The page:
Using Books to Keep Students "Upward Bound"
Story posted November 30, 2001
A book can change a life, and staff of Bowdoin's Upward Bound program are hoping that a new reading series will help students in the program as they grapple with their own issues of identity and a path for their future.
"Minds in Motion" is a series of readings and seminars, whose theme is "From Maine/From Away." One of the three discussion groups will meet at Bowdoin this weekend. Bowdoin professor Ann Kibbie and Freeport teacher Peggy Muir will lead the group.
Upward Bound serves about 100 students in three distinct regions in Maine - northern Aroostook County, Washington County, and selected mill towns in southern Maine. The program motivates and prepares economically disadvantaged high school students for higher education. All of the students in Bowdoin's program will be the first in their families to attend college. The reading and discussion series is optional, but about half the students in the program have decided to participate; they will meet once a month.
The seminars originated with the desire to provide a reading enrichment activity for the students. "We wanted our students to read more, and to read outside of school," said Bridget Mullen, Director of Upward Bound.
It also provides a way to strengthen the social and intellectual bonds that grew among the students as they studied in Brunswick last summer. The students forge friendships over the six weeks they spend studying at Bowdoin, but generally don't see each other during the year.
"There's that energy that we wanted to tap into," Mullen said.
Issues of place and identity are particularly important to these students as they consider where to attend college. The counselors of Upward Bound hope the students will eventually choose a college that seems the best fit for them, not a college that is close to home.
"They are all, hopefully, considering colleges that would inevitably mean they would leave home for some period of time," Mullen said. Yet being away from home can be difficult for the students. "We know our students struggle with homesickness," she said, "Coming to Brunswick during the summer and living here for six weeks is a huge step."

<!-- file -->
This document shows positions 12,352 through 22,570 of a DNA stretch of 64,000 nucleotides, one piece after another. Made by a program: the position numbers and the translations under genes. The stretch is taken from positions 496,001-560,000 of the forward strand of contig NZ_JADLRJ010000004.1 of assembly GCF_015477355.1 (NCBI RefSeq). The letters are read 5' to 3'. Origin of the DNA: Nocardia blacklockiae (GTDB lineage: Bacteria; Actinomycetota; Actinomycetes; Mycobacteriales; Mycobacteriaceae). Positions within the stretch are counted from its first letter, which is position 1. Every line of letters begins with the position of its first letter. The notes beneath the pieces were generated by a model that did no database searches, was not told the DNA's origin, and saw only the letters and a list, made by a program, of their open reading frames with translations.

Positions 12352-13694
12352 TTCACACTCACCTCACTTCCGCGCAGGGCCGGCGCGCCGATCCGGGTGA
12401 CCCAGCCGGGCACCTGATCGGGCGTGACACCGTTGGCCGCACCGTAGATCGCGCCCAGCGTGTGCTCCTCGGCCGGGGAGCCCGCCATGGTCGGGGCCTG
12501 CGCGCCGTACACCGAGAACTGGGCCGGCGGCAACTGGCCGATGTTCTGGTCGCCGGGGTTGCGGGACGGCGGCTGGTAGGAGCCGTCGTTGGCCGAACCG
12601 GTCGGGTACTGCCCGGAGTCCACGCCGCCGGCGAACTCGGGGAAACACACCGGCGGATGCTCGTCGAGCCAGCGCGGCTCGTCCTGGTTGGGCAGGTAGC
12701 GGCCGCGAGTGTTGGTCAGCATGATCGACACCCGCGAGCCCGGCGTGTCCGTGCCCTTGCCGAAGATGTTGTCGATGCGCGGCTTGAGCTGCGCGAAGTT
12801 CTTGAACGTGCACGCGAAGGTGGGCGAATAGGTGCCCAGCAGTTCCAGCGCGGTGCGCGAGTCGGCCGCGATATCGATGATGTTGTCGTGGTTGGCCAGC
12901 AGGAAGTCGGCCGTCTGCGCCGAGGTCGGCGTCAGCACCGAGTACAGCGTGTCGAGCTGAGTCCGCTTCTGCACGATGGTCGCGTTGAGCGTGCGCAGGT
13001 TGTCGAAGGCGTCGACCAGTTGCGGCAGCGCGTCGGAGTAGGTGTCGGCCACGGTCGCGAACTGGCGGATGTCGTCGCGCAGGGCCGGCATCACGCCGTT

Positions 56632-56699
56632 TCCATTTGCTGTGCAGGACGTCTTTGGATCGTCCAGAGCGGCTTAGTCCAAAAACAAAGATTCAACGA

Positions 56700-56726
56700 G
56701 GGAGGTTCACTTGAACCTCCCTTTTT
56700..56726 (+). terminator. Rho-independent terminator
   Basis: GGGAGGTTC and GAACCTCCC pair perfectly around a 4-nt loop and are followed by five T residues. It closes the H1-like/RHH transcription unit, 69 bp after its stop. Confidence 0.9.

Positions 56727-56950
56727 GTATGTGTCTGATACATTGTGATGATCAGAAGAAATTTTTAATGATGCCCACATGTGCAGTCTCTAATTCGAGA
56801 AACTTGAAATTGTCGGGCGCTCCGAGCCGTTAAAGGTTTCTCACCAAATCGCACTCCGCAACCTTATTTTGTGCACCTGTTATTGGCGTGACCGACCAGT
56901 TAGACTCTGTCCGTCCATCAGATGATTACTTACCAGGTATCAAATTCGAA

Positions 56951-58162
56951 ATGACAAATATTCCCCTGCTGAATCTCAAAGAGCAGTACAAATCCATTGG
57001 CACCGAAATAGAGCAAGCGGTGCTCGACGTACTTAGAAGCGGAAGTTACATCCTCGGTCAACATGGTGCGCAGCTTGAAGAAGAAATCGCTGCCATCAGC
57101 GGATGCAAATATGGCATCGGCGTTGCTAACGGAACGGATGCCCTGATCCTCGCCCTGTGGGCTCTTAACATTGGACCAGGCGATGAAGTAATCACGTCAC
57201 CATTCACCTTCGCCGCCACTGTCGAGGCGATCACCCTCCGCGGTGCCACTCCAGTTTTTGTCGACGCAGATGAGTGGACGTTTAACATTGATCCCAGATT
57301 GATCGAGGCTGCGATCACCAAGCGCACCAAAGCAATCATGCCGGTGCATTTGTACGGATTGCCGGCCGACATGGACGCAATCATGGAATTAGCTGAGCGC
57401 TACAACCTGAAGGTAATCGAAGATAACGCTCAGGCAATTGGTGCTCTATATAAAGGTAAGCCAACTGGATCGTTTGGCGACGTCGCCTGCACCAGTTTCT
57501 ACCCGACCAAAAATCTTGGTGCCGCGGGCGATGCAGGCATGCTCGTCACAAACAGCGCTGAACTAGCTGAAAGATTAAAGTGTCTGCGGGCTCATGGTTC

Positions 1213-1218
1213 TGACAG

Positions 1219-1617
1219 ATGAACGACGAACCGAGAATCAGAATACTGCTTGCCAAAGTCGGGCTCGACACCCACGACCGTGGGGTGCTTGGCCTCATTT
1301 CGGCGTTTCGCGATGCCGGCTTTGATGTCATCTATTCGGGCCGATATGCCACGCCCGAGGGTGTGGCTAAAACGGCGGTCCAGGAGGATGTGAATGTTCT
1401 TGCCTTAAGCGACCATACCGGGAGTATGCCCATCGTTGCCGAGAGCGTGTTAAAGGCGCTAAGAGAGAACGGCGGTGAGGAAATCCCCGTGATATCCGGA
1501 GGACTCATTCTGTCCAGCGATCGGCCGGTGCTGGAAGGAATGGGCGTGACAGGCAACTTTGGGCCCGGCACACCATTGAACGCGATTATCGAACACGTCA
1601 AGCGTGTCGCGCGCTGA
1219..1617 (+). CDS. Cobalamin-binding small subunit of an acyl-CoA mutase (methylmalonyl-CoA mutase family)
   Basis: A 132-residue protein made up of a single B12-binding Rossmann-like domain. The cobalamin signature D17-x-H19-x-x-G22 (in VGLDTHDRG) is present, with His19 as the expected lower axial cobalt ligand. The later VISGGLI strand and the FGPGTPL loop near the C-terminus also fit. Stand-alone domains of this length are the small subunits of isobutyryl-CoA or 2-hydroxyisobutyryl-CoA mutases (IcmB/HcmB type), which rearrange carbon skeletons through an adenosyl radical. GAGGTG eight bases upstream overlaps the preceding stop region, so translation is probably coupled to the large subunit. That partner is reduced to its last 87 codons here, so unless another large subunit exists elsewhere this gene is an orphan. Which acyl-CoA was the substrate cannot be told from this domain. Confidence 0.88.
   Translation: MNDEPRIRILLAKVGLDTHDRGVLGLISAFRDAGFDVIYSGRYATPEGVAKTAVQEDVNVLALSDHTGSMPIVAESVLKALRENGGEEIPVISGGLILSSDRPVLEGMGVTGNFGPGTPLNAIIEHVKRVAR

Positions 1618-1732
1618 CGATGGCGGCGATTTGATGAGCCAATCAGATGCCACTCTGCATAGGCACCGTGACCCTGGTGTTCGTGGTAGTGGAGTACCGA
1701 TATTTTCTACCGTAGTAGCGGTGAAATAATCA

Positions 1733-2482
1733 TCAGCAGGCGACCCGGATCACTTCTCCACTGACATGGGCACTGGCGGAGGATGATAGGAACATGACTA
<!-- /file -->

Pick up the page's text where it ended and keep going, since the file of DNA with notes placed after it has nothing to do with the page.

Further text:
Preparing students to make this choice means helping them to understand their feelings about the place they're from, what it means to be from that place and also to gain and appreciation of what it means to be from someplace else. Students will first read a book that concerns the region they are from. The group from Aroostook County will read and discuss Cathie Pelletier's novel The Funeral Makers; the students from Washington County will read Elizabeth Gilbert's novel Stern Men; and the students from southern Maine will reach Richard Russo's novel Empire Falls.
Reading these books will allow the students to discuss what their "home" means to them and how others see it. Reading an author's impression of their own home will also prepare them to use discretion in responding to an author's description of another city, state or country.
Students will next reach Things Fall Apart, by Chinua Achebe. This story concerns the life of the Ibo in the face of white missionary intrusion. At the first meeting, students will choose additional books to read throughout this school year.
Minds in Motion is a result of a $5000 grant from the Maine Humanities Council with support from the New Century Community Program and the national Endowment for the Humanities. The grant covers many expenses associated with the series, but not the cost of the books. Upward Bound is purchasing the books for the students, but Mullen said she hopes a benefactor, either corporate or individual, will be found to help cover the costs of books in the future.
More information about Upward Bound can be found at the Upward Bound Web page.
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